Sunday, November 16, 2008

Events and non-events

Thankfully, today was the last day of the 54th annual Feira do Livro.





Don't get me wrong, I love the book fair as much as the locals. Its popularity, evident from the size explosion I witnessed between my first visit in 2005 and today, is easily explainable. It's interesting to browse the 100+ stalls and there are very good deals to be had. But walking through the event (situated in my neighboring Praça Alfândega) almost daily for the last two weeks, it was only through great determination that I limited my purchases to 3 books and a 2009 planner.

The best random event in recent months happened yesterday. After morning classes I enjoyed a leisurely lunch (and a bloody mary...heck, why not?) at a nice seafood restaurant near the school. I browsed some travel guides and started compiling my Wish List of sights for my inevitable tour of Brazil's many wonders, both natural and unnatural.

Being a holiday there wasn't a lot to do. I was en route to another coffee shop when I overheard a woman asking directions. Since I was headed that way, I piped in to offer to lead her to her desired street. As we set off together she inquired, "Where are you from?" I laughed and we began a new conversation in English. Five minutes later, finding that my destination was closed, Isabela said, "I know a place you can have a coffee. My house."



And it was thusly that I met Isabela and Julio (I hope I've spelled those right!). Isabela emerged from the kitchen with coffee and a gorgeous piece of chocolate nut cake--ala mode!--and we began a rambling and diverse conversation. Julio, a porto-alegrense that relocated to
São Paulo at seventeen, works for the Ministry of Foreign Affairs (still, I think). Isabela used to work at the U.S. Consulate in São Paulo. Together, they lived in France for more than a year, and he was "loaned" (he said) to World Bank for a time--a project which sent him on assignments in Nigeria, Senegal, Mozambique, and Angola. Cool. Tri-legal, in fact. They moved to Porto Alegre just three months ago for a change of pace. They were positively darling, and they shared the most wonderful stories and tips during the few hours I spent in their home. What an unexpected Saturday afternoon treat!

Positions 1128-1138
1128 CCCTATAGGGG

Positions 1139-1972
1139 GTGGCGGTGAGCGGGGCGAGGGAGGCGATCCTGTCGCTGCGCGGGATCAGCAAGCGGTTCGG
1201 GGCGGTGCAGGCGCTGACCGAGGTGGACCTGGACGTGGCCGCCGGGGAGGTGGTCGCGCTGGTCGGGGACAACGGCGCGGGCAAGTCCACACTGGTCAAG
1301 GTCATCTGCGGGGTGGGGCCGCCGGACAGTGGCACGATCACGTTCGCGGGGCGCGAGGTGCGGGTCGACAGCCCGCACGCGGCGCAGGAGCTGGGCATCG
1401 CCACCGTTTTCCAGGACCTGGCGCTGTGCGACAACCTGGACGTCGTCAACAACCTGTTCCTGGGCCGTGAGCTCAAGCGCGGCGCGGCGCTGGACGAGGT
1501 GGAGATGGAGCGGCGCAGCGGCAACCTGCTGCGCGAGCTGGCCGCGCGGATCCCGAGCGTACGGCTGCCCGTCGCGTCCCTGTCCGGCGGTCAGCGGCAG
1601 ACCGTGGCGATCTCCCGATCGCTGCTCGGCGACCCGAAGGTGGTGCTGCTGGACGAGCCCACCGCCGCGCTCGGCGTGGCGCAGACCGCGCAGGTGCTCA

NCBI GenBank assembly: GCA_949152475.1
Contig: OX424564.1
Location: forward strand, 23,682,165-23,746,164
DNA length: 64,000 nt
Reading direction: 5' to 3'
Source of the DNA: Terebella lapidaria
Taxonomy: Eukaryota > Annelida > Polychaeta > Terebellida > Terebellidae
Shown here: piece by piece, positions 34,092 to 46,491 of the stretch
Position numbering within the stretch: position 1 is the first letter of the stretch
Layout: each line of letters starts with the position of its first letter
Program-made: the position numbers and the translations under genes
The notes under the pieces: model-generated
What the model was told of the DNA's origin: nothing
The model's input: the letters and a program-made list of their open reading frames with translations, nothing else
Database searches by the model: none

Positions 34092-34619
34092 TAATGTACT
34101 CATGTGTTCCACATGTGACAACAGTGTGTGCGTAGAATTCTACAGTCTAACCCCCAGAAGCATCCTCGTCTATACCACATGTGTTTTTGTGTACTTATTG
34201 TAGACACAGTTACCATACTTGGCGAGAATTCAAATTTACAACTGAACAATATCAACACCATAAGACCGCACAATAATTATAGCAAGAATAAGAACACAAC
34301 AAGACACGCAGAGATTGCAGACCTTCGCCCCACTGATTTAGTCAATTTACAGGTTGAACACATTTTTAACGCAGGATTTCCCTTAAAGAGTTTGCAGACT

Ok, on to the random thoughts and experiences that I've been withholding.

It's beginning to look a lot like Christmas...



...well, inside at least. Outside, not so much!



Aventuras na cozinha: Cantaloupe is not good in a smoothie. It is, however, worth a little picture loving--it's pale yellow and smooth on the outside. Neat.



There are lots of interesting things to see on Centro's Main Street, Rua dos Andradas. Just the other day I found the strangest coffee shop on Earth. T
here's no way I can relate its' atmosphere without the aid of pictures. I felt too intimidated to ask last time, but I'll go back. I can't help myself. Anything less would be irresponsible journalism. I digress. Another thing that makes me smile on Andradas is passing Correio do Povo. On the ground floor of the newspaper's office is a live radio studio that is frequently surrounded by hoardes (far more than I captured in this photo) of men who get visibly engaged, streetside, in the day's broadcast--be it politics or futebol.